Croakey is closed for summer holidays and will resume publishing in the week of 18 January 2021. In the meantime, we are re-publishing some of our top articles from 2020.
This article was first published on March 16, 2020
Introduction by Croakey: People With Disability Australia (PWDA) has called for people with a disability to be included in the management of the COVID-19 outbreak.
CEO Jeff Smith has urged the Federal Government to urgently update the Australian Health Sector Emergency Response Plan for Novel Coronavirus to include the needs of people with disability.
“People with disability must have a place at the table when talking about how we respond to this emergency,” he said in a statement.
The National Disability Insurance Agency (NDIA) says it is collaborating with key government and health agencies and developing an Agency Pandemic Plan in line with the Government’s Emergency Response Plan.
Meanwhile, leading researchers have released recommendations for guiding development of a targeted approach for people with disabilities, as Professor Anne Kavanagh and Associate Professor Gemma Carey report below.
Anne Kavanagh and Gemma Carey write:
During the COVID-19 epidemic in China, a 16 boy starved to death when his father and brother were placed in quarantine after contracting COVID-19. Chinese officials failed to provide adequate care in their place.
In Australia, this is a reality we too could be facing. More than that, the structure of the NDIS – whereby a ‘gig economy’ model sees for example 10 workers coming into one home to perform intimate tasks, then going on to other participants’ homes.
Without the right practices in place, this will spread COVID-19 to thousands of people with a disability who may be more vulnerable to the disease than other parts of the population. We may also see people with disability unable to access personal care services that they need to survive.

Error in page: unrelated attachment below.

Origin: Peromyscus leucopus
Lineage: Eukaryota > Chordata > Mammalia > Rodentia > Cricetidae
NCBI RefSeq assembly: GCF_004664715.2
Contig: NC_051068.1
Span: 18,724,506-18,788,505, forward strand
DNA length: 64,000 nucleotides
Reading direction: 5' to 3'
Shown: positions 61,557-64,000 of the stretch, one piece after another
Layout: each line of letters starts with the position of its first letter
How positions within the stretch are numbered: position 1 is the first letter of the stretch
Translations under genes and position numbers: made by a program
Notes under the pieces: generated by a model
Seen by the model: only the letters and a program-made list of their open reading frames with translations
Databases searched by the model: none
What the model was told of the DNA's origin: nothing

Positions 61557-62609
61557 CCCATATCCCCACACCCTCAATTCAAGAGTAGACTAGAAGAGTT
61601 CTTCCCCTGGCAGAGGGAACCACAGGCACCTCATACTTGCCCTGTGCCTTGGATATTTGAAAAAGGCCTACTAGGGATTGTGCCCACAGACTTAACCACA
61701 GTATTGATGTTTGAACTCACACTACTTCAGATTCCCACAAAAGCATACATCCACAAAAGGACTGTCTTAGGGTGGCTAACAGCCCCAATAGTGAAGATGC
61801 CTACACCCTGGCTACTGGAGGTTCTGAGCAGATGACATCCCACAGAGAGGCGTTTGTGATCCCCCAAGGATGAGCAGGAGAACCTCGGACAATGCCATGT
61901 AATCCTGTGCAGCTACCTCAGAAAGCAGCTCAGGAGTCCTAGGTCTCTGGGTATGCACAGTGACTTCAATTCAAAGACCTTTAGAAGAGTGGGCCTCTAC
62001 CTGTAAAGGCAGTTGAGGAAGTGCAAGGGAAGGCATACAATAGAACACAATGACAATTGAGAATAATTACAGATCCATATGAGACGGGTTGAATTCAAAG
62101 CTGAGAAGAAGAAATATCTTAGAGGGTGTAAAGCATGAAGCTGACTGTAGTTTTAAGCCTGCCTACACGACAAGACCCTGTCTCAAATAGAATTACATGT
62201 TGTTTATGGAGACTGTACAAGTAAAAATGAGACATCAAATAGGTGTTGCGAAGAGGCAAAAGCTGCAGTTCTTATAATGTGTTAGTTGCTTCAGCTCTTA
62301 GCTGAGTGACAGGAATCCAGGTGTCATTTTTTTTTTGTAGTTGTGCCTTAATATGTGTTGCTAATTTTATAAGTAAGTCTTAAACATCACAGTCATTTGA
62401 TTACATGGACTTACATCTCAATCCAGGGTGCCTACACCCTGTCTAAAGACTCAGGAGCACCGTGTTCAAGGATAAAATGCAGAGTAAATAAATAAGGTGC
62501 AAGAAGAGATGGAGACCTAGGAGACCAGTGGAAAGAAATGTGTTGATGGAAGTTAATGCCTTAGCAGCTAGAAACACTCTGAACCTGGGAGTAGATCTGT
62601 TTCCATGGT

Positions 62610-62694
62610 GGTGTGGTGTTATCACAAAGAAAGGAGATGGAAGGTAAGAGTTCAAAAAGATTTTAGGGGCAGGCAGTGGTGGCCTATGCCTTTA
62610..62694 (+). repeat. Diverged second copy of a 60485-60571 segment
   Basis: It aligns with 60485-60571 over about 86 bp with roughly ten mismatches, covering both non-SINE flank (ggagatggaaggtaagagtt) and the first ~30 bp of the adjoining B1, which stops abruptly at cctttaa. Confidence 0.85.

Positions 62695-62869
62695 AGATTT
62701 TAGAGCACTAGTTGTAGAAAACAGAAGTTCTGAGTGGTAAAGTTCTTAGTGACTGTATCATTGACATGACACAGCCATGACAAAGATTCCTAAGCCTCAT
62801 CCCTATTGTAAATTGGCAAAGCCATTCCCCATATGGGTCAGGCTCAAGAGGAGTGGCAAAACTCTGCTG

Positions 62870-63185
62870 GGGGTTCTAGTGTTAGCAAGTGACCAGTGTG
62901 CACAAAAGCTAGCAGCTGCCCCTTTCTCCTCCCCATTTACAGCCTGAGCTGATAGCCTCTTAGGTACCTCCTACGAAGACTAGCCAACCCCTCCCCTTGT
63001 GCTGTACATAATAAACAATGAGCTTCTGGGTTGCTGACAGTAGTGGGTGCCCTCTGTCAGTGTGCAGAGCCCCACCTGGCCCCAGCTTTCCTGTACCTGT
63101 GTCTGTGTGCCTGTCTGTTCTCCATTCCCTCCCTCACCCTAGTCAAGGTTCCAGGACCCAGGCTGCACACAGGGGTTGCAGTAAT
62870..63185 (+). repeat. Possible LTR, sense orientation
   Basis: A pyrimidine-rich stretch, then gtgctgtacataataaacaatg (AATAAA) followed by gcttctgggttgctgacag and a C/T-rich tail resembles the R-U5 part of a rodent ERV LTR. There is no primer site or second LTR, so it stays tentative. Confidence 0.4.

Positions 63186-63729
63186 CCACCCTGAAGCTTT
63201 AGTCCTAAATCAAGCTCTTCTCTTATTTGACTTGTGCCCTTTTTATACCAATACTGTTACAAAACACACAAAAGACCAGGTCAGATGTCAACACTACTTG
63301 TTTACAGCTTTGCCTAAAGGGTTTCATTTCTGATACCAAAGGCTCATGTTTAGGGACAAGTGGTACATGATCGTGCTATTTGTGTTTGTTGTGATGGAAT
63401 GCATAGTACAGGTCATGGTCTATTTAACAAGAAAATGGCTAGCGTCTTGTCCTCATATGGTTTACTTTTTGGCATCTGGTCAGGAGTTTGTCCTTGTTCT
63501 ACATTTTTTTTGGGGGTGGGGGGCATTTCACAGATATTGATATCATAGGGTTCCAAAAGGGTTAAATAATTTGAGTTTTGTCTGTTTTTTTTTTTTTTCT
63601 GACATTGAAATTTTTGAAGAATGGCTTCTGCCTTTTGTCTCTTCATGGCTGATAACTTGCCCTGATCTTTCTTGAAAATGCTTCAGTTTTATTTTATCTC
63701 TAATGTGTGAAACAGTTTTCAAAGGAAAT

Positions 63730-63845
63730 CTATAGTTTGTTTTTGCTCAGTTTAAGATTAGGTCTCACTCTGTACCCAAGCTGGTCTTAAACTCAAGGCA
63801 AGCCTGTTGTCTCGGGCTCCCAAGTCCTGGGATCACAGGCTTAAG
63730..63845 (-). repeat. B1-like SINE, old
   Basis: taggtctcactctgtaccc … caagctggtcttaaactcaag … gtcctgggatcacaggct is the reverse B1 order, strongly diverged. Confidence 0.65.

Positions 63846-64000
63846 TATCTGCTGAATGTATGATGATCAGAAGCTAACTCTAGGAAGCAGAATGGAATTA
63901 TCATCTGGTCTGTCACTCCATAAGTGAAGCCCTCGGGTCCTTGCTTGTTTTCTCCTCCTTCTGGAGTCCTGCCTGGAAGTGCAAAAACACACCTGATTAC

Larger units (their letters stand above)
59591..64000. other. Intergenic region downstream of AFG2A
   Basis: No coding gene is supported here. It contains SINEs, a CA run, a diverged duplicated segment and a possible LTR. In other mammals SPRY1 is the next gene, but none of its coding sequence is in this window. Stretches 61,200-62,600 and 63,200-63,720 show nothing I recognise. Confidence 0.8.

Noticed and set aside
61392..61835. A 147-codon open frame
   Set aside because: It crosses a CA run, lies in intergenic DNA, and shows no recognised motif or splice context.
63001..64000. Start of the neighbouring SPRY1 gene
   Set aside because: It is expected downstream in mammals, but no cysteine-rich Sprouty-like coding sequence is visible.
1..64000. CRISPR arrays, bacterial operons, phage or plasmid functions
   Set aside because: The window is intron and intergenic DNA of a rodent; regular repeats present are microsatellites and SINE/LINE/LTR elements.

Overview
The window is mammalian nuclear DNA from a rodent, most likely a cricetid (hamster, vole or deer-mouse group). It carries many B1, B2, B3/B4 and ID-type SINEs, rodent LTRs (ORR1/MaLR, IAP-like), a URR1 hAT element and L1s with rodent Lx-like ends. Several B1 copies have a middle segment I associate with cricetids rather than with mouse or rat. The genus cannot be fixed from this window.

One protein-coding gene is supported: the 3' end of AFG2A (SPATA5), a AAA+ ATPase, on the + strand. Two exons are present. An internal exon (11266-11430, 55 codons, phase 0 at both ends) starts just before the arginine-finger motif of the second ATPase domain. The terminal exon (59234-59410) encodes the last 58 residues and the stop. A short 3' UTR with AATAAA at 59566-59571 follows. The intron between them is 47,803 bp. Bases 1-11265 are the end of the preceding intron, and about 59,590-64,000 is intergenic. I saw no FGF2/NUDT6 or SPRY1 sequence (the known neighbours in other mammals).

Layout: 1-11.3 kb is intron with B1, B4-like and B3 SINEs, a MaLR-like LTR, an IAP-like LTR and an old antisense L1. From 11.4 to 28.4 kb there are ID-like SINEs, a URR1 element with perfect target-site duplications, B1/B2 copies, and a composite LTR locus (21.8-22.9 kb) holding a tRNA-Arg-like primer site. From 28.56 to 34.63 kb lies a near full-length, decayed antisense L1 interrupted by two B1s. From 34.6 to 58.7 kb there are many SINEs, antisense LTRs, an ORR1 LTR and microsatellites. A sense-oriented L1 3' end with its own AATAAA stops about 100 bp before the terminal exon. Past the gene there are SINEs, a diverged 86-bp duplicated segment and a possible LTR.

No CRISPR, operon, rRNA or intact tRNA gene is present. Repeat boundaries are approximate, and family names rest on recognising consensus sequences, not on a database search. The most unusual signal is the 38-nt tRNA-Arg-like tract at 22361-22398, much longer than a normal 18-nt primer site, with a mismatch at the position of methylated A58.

Leading health and disability researchers are calling for urgent action from State and Federal governments to develop a targeted response to COVID-19 for people with disability, their families and the disability service sector.
Australians with disability are a vulnerable population in the COVID-19 pandemic because they are at elevated risk of morbidity and death due to underlying health conditions. Furthermore, at the best of times, the health sector is often inaccessible and does not meet the needs of many people with disability.
Critical workforce concerns
Right now, we need clear and consistent messaging about hygiene and best-practice delivered across the disability workforce.
Even if with this, the pandemic will place great stress in an already pressured workforce. Workers will inevitably get sick and need to self-isolate.
We need a supplementary workforce to step up under these conditions. The health sector has taken proactive steps to increase its workforce calling on senior medical and nursing students, retired doctors and public health physicians. A similar response is needed for the disability sector.
We also know that when the disability sector has not been able to support people with disability, the last resort has been hospital. With hospitals stretched to their limits they will no longer be able to be the provider of last resort.